Pollution Tests Bill is unreasonable response to dioxin problem

Editorial The Detroit Free Press

December 27, 2005

Due in part to some missteps by the Michigan Department of Environmental Quality, Gov. Jennifer Granholm has before her an ill-conceived bill that would effectively cripple state efforts to respond to pollution problems. She should not sign it, and anyone who professes to care about the environment in this state cannot seriously want her to.

The bill has one of those titles that belies its impact. Calling it the "Homeowner Fairness Act" is doubly misleading, because home owners could be hurt if the state is hampered by the law in cleaning up a contamination problem.

The legislation was introduced by state Rep. John Moolenaar, R-Midland, after a public outcry over the DEQ's blunt notifications 2 1/2 years ago that, based on broad testing, about 2,000 homes along or near the Tittabawassee River in Midland and Saginaw Counties were on land contaminated by dioxin from nearby Dow Chemical Co. Such a declaration obviously has an impact on property values and restricts the ability of residents to do such things as move soil until the responsible polluter cleans it up.

The DEQ didn't do a very good job of explaining itself and addressing the legitimate concerns of residents about being told they were living in a contaminated "facility," as the DEQ labeled the area. DEQ designation, notification and response procedures have been changed since the public outcry along the Tittibawassee.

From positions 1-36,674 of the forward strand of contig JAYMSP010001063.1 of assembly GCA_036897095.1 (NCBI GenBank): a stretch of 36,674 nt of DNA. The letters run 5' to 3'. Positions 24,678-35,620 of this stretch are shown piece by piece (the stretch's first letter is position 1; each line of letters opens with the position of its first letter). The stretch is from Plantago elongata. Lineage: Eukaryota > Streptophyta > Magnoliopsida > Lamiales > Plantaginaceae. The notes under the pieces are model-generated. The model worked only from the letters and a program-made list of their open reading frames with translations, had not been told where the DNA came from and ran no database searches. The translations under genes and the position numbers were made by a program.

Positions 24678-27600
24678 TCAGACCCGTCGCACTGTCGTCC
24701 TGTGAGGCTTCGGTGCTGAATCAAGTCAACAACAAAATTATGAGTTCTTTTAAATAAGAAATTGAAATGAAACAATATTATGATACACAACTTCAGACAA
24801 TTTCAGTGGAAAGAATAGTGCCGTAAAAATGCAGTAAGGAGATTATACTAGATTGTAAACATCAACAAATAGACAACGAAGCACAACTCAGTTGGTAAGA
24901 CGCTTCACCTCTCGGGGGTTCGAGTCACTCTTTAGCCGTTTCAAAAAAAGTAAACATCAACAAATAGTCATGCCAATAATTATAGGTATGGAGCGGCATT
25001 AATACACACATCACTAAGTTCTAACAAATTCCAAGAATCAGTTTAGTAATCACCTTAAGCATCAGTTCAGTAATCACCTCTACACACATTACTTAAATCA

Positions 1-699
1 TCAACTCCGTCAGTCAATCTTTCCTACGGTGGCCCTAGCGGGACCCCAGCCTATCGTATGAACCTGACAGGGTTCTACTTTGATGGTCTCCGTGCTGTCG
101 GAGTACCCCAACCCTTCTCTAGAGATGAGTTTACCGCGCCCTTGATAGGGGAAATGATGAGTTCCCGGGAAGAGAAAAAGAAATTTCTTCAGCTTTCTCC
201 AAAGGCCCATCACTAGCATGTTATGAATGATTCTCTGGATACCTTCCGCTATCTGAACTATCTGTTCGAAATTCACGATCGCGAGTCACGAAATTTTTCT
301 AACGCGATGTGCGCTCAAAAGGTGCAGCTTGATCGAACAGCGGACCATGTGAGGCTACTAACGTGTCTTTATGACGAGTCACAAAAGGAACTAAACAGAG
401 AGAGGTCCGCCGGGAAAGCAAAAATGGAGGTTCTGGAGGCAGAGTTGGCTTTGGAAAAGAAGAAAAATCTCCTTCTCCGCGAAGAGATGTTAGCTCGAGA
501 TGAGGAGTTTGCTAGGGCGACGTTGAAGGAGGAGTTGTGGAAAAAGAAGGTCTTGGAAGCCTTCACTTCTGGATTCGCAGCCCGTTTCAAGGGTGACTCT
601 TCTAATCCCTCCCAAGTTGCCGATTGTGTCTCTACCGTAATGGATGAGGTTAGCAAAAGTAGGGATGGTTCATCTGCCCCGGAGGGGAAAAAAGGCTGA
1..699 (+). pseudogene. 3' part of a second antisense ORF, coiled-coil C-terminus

Moolenaar's bill is an overreaction. It would require the DEQ to test for pollution in every individual parcel of a contaminated area and allow the suspected polluter to contest the findings, case by case. The cost of such testing would be enormous, draining money much better spent on cleanup plans, as would the delays in fixing pollution problems that really do affect property values. Such roadblocks could also prevent planned cleanups using previously committed EPA Superfund money.

From a scientific standpoint, such testing also is unnecessary. If pollution is spilled into a river and testing downstream finds contamination in, say, every 50th property, it is a reasonable and prudent assumption that the 49 in between are damaged as well.

The shared goals here should be to clean up pollution and hold the responsible parties accountable. Spending a lot of time and money on testing doesn't get Michigan there.

The DEQ obviously has some work to do with the good people of the Tittibawassee River Valley, who need the state on their side to solve the dioxin problem. This bill is no means to that end.
 


For additional articles like this one, go to the Tittabawassee River Watch web site www.trwnews.net for complete coverage of the Tittabawassee River Dow Chemical dioxin contamination saga. . The Newspaper / Media page of our site contains an extensive archive of media articles dating back to January 2002. The source organization's web site link is listed to the right of the article, visit often for other news in our area. The Newspaper / Media page may be accessed by scrolling down to the bottom of the CONTENTS section and clicking on the Newspaper/Media link.